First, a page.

It’s the highest accolade for a registered childminder in England – to be graded Outstanding by Ofsted. It shows that their practice is top-notch, and that they are providing a first-class learning and childcare environment.
But while 84% of childminders in England are graded Good or Outstanding, there's just 11% in the Outstanding club*. We talked to some of our Outstanding childminder members to get their Top Ten Tips To Outstanding to inspire everyone to make the push to the next level.
1. Stay calm!
Being relaxed will ensure you’re at your most natural, and are confidently able to demonstrate your good practice. Try not to let the inspector’s presence affect the way you work with the children.
2. Prepare, prepare, prepare.
There’s lots you can do to be ready for your inspection, from reading (and re-reading) the Early Years Inspection Handbook so you know exactly what the inspector will be looking for, to making certain that all your policies, procedures and documents are completely up to date. This document from Ofsted about inspectors' conduct during an inspection will also help you prepare.
3. Be in control of your setting.
Don’t be afraid to put your policies and procedures into practice by requesting the inspector’s ID and asking them to sign the visitors’ book. They may be an Ofsted inspector, but they’re still a visitor to your childcare setting and you should stick to your child protection procedures. And don’t be afraid to challenge them, or explain exactly why you do something the way you do it. If it works for your setting, be prepared to show them why!
4. Get everyone involved
Talk to the children and their parents so they know what to expect, too. The inspector is likely to want to talk to them about their experience of your setting and it’s helpful if parents understand what the inspection is for and why aiming for Outstanding is so important to you. Keep a display folder of all the cards, letters and emails you receive from parents – even Christmas cards that say "Thank you for all you have done this year". Any feedback is important to keep towards inspection, but is also useful to show new prospective parents.
5. Prepare your paperwork
Make sure that you’re displaying relevant certificates and posters and that your paperwork is up to date. Of course, this isn’t something to do just when you know your inspection is looming – try to be always on top of the admin. But when the inspector’s due, make certain that files and records are in order and easily accessible.
6. Reflect on your own practice.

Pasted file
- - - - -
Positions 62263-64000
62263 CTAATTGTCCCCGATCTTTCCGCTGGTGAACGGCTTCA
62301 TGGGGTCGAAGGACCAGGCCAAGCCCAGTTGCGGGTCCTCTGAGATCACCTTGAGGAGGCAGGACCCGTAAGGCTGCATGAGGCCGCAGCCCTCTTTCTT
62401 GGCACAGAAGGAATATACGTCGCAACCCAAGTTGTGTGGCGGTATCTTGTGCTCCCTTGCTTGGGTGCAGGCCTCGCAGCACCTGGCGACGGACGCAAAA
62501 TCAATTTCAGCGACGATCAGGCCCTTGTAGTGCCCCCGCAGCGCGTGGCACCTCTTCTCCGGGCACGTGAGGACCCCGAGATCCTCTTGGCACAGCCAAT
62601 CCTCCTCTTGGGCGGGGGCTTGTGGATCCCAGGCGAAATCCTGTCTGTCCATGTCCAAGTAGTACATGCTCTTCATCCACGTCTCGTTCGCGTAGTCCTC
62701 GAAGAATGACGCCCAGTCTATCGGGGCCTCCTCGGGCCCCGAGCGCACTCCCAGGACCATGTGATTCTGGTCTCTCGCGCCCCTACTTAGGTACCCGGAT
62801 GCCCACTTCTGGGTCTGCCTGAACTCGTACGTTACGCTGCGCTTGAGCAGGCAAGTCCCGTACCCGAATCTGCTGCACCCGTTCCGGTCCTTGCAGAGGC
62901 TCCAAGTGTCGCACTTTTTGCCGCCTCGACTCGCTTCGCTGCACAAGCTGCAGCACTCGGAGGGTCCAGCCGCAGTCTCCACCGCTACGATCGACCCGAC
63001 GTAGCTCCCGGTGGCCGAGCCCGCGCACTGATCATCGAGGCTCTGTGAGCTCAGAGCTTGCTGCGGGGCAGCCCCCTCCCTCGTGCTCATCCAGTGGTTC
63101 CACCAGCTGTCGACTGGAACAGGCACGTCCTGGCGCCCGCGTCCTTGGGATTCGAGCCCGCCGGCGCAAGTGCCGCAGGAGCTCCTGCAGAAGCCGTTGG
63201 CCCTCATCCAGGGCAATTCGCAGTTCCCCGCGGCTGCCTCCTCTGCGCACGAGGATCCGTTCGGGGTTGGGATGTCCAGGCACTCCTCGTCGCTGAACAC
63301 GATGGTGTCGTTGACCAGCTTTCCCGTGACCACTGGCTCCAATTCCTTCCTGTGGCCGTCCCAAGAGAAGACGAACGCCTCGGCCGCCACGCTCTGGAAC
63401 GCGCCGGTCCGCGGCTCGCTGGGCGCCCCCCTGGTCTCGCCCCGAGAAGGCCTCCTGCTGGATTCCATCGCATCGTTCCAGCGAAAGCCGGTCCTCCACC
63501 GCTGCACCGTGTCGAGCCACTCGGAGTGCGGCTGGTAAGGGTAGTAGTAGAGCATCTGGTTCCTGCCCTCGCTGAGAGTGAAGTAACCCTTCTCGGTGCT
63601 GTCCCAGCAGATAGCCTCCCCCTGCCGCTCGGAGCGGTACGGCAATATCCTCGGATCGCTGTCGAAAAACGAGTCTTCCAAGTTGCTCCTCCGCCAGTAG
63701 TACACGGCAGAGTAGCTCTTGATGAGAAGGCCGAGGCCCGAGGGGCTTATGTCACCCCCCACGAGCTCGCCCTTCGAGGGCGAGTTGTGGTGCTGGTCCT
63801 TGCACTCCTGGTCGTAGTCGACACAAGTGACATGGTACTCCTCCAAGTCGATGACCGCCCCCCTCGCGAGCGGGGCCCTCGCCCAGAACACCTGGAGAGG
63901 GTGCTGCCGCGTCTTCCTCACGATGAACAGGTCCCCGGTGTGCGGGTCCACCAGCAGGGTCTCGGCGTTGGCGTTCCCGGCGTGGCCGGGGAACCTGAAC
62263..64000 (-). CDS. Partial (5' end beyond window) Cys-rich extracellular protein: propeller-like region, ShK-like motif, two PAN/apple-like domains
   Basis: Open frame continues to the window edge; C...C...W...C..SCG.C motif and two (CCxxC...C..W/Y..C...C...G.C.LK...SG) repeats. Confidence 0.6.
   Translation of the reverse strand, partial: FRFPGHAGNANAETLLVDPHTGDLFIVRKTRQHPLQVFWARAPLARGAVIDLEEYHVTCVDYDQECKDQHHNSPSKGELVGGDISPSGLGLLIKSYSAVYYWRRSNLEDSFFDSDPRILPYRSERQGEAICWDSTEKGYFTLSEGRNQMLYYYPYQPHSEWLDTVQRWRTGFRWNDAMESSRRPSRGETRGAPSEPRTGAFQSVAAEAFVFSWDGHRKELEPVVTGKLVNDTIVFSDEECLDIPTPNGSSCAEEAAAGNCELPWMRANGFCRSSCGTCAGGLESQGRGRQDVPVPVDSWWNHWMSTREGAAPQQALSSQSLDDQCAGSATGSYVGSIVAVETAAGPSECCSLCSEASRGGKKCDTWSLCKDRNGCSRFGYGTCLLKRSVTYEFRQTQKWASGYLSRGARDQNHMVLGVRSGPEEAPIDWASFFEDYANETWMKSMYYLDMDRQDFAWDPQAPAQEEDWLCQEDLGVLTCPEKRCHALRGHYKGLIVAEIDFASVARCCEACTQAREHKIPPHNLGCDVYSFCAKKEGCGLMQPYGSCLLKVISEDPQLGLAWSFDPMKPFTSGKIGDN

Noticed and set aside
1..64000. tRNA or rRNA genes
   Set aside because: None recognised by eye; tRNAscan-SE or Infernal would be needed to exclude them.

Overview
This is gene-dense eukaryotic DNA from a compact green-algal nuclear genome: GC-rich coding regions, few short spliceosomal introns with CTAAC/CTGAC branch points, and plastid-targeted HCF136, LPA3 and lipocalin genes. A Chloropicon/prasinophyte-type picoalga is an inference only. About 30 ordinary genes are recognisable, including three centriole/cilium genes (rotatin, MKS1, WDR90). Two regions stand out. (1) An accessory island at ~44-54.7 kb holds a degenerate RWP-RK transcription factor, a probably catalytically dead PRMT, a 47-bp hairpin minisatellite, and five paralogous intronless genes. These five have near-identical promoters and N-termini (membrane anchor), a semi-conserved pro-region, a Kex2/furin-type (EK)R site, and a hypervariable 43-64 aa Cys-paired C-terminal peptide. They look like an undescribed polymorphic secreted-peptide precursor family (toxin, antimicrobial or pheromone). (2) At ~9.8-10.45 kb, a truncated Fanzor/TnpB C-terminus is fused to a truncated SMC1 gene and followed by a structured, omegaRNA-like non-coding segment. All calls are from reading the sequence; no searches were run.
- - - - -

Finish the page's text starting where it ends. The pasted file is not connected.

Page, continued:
The Ofsted self-evaluation form (SEF) is a great way of helping you think about the way you work. Add in comments and observations from your last inspection and how you’ve addressed them to show your continuous development. Certificates of completion and reflection notes on the training and CPD you’ve done are also powerful.
7. Document the journey
A key feature of the new Common Inspection Framework is how effectively children’s learning is supported in the setting. You can demonstrate this with the learning journals, observations and next steps documents.
8. Stay in the loop
Keep up to date with sector developments through publications like PACEY’s Childcare Professional and follow relevant social media and PACEY Local forums to stay in the loop. Think about how your business might need to adapt in order to meet new developments, for example how could you cater for the increased free early education entitlement?
9. Invest in your business.
Refreshing materials and resources is a great way to keep your setting fresh, and helps promote children's learning and development. Make sure you've got copies of books such as Caring for children with SEND and Common Inspection Framework, British Values and You. Spending out on something like a PACEY Direct Visit can pay dividends in terms of increased confidence, practical advice and renewed focus.
10. Celebrate your success!
Being graded Outstanding is a big deal. Being graded Outstanding time and time again is a fabulous achievement!
With thanks (and congratulations on their Outstanding grades) to Vanina Cooper; Julie and John Dodds; Georgina Jones; and David and Ann Sheppard.
* Figures from the 2015 Ofsted Early Years Report